Scaffold Law News Blog
- 14 October 2011
Recently, the Rochester City School District was effectively denied the opportunity to defend itself against a lawsuit filed in 2006.
We are taught from an early age that justice means everyone has the right to defend themselves in court. But surprisingly, this is not always the case.
In New York, and nowhere else, property owners and the contractors they hire can be denied this right. Labor Law sections 240 and 241, commonly called the “Scaffold Law”, are responsible for this injustice. Enacted in the late 19th century, long before the advent of OSHA standards and Workers’ Compensation laws, the Scaffold Law states that an employer or property owner is automatically fully liable for any “elevation related injury” sustained by a worker. Even if a worker was completely negligent, intoxicated, or violating safety standards, they can sue their employer for millions and win automatically.
In 2006, a worker employed by a contractor working for the Rochester School District was injured when a scaffold collapsed. According to a witness, the worker disobeyed his supervisor’s instruction to use a ladder to climb the scaffold, and instead attempted climb the exterior of the structure, collapsing it in the process. The worker sued the Rochester School District, who had no direct control over the work site. The worker’s attorneys claimed that since the worker was injured and that the injury was elevation related, the School District was automatically liable under the Scaffold Law and there was no need for a trial. The School District appealed, but on October 7th, the appeal was unanimously denied by the Appellate Court. The amount of the award has not been yet been determined.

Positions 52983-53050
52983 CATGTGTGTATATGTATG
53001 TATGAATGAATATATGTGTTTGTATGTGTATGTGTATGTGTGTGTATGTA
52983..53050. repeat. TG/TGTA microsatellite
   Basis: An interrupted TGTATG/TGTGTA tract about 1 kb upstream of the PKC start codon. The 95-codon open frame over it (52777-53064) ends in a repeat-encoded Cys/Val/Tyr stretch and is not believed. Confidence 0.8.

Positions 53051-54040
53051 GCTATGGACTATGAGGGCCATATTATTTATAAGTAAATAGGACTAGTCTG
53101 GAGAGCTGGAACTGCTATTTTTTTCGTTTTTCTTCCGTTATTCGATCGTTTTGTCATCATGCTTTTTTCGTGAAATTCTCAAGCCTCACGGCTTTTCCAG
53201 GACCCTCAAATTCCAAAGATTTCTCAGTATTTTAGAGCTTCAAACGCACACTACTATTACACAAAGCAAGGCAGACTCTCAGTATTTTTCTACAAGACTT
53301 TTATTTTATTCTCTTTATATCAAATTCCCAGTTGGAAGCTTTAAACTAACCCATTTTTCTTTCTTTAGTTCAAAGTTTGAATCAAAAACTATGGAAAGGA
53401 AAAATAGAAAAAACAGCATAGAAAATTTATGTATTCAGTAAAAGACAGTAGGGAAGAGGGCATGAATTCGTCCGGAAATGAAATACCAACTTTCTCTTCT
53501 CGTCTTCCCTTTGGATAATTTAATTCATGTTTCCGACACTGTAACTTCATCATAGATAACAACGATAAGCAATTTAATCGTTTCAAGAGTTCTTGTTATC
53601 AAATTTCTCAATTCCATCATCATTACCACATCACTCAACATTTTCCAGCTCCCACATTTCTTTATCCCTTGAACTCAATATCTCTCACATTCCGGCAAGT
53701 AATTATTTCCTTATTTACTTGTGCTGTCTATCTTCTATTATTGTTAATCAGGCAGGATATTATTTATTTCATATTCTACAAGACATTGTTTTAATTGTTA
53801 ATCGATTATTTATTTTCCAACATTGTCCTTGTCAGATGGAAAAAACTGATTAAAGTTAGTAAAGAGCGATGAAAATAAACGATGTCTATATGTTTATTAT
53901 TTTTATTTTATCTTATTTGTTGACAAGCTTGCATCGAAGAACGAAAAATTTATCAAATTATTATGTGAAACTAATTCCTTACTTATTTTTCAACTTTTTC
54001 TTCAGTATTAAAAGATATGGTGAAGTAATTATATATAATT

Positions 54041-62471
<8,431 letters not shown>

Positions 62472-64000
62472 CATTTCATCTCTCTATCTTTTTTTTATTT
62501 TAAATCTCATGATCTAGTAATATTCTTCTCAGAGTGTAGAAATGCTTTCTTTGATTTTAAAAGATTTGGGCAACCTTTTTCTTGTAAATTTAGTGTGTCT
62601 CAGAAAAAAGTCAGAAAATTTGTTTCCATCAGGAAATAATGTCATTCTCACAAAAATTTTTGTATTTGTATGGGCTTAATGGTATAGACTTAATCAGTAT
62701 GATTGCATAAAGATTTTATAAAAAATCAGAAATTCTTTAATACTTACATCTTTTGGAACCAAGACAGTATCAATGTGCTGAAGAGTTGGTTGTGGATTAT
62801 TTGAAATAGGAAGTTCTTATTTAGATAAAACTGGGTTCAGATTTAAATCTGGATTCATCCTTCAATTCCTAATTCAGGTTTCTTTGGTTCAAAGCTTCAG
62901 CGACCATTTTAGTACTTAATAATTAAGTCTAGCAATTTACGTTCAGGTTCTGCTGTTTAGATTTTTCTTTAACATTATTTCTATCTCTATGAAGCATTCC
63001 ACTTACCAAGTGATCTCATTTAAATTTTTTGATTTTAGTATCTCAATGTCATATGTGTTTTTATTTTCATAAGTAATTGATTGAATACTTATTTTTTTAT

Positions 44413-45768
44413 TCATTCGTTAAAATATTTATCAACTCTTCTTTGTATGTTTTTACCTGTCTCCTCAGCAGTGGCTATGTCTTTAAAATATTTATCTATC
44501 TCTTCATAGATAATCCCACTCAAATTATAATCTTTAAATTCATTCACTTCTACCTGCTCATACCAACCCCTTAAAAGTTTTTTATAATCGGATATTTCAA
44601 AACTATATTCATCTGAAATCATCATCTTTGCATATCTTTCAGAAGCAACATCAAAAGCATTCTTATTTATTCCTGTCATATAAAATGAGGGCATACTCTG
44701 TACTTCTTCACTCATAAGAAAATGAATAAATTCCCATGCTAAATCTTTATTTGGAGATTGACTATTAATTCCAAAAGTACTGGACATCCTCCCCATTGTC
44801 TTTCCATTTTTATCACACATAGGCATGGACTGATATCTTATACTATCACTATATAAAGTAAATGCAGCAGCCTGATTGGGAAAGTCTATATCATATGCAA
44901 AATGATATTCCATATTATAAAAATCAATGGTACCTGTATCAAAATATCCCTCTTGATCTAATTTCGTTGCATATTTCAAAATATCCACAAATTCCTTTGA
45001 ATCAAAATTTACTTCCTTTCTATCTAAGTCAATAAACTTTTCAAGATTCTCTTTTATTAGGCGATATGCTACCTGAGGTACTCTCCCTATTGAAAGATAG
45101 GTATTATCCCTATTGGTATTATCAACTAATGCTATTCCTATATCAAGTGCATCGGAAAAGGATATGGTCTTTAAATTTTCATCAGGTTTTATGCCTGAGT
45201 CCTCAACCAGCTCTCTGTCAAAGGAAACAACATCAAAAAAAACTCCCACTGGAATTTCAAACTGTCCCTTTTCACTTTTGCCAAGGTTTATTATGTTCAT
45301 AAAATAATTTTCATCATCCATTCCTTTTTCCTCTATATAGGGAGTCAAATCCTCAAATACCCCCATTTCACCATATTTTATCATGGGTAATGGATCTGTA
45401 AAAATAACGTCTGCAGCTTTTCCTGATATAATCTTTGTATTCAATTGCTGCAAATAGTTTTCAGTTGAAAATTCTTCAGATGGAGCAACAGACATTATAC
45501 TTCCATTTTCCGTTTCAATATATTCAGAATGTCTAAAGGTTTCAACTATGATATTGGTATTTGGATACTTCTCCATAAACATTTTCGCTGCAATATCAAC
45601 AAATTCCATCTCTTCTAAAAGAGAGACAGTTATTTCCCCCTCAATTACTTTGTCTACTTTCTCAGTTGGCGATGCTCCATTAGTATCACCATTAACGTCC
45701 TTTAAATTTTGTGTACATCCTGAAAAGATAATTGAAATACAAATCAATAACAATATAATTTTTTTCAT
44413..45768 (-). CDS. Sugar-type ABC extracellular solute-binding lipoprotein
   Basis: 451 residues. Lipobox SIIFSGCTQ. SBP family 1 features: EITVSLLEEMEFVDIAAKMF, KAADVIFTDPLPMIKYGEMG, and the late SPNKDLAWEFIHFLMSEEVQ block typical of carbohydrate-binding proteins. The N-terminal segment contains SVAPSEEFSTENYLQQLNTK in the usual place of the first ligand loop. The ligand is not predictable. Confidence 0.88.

Make no mistake, this decision does not call into question the integrity of our highly experienced and competent Justices. Rather, it highlights the devastating impact of New York’s obsolete and unjust Scaffold Law. Any rational person would agree the worker was at least partially responsible for his injuries. Nevertheless, because of the Scaffold Law, the school district was never got a chance to defend itself at a trial. The cost of the judgment will be borne by the taxpayers, teachers, and students.
Meanwhile, the lawyers who make millions of dollars from these lawsuits insist that the Scaffold Law is necessary to keep workers safe, even in the face of overwhelming evidence to the contrary.
This example is a timely reminder that all of us are paying for the Scaffold Law, whether we like it or not. We need to fix this! New Yorkers have suffered under this law for far too long. Let's bring a little common sense back to our state.